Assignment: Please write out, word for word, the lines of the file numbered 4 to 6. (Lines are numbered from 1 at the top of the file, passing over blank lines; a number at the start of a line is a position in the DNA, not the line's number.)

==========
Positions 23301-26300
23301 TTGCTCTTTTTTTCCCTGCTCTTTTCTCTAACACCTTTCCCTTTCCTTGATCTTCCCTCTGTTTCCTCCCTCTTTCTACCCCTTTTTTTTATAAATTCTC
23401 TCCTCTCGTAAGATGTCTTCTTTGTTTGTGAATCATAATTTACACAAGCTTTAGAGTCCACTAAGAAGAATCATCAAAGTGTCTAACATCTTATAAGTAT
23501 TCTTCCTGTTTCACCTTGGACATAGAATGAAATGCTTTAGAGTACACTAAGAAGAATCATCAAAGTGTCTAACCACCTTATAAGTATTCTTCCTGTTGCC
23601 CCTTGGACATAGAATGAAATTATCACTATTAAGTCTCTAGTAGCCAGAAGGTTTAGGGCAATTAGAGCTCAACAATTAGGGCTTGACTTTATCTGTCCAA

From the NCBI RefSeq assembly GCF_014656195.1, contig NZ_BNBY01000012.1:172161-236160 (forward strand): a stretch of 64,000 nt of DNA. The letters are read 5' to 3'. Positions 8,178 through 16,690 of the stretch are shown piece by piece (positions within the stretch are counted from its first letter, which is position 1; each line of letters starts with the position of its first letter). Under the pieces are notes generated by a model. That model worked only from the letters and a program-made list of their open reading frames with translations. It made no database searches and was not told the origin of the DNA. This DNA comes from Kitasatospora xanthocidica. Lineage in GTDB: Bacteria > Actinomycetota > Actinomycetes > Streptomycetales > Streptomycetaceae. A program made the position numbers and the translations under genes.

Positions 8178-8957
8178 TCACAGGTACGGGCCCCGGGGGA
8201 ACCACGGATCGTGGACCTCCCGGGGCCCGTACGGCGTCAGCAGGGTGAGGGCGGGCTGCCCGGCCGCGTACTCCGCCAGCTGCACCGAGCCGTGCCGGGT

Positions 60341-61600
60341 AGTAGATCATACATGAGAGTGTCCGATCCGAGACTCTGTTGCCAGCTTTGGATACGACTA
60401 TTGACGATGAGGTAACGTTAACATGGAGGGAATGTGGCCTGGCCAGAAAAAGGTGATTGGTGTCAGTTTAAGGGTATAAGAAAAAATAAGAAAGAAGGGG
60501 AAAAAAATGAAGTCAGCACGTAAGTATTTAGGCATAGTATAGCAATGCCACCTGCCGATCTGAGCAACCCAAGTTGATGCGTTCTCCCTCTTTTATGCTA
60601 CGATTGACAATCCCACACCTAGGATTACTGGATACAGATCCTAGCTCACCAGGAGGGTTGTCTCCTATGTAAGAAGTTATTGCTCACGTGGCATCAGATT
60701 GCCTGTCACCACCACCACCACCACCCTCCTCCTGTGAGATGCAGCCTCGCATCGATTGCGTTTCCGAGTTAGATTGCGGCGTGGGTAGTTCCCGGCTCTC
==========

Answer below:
23501 TCTTCCTGTTTCACCTTGGACATAGAATGAAATGCTTTAGAGTACACTAAGAAGAATCATCAAAGTGTCTAACCACCTTATAAGTATTCTTCCTGTTGCC
23601 CCTTGGACATAGAATGAAATTATCACTATTAAGTCTCTAGTAGCCAGAAGGTTTAGGGCAATTAGAGCTCAACAATTAGGGCTTGACTTTATCTGTCCAA

From the NCBI RefSeq assembly GCF_014656195.1, contig NZ_BNBY01000012.1:172161-236160 (forward strand): a stretch of 64,000 nt of DNA. The letters are read 5' to 3'. Positions 8,178 through 16,690 of the stretch are shown piece by piece (positions within the stretch are counted from its first letter, which is position 1; each line of letters starts with the position of its first letter). Under the pieces are notes generated by a model. That model worked only from the letters and a program-made list of their open reading frames with translations. It made no database searches and was not told the origin of the DNA. This DNA comes from Kitasatospora xanthocidica. Lineage in GTDB: Bacteria > Actinomycetota > Actinomycetes > Streptomycetales > Streptomycetaceae. A program made the position numbers and the translations under genes.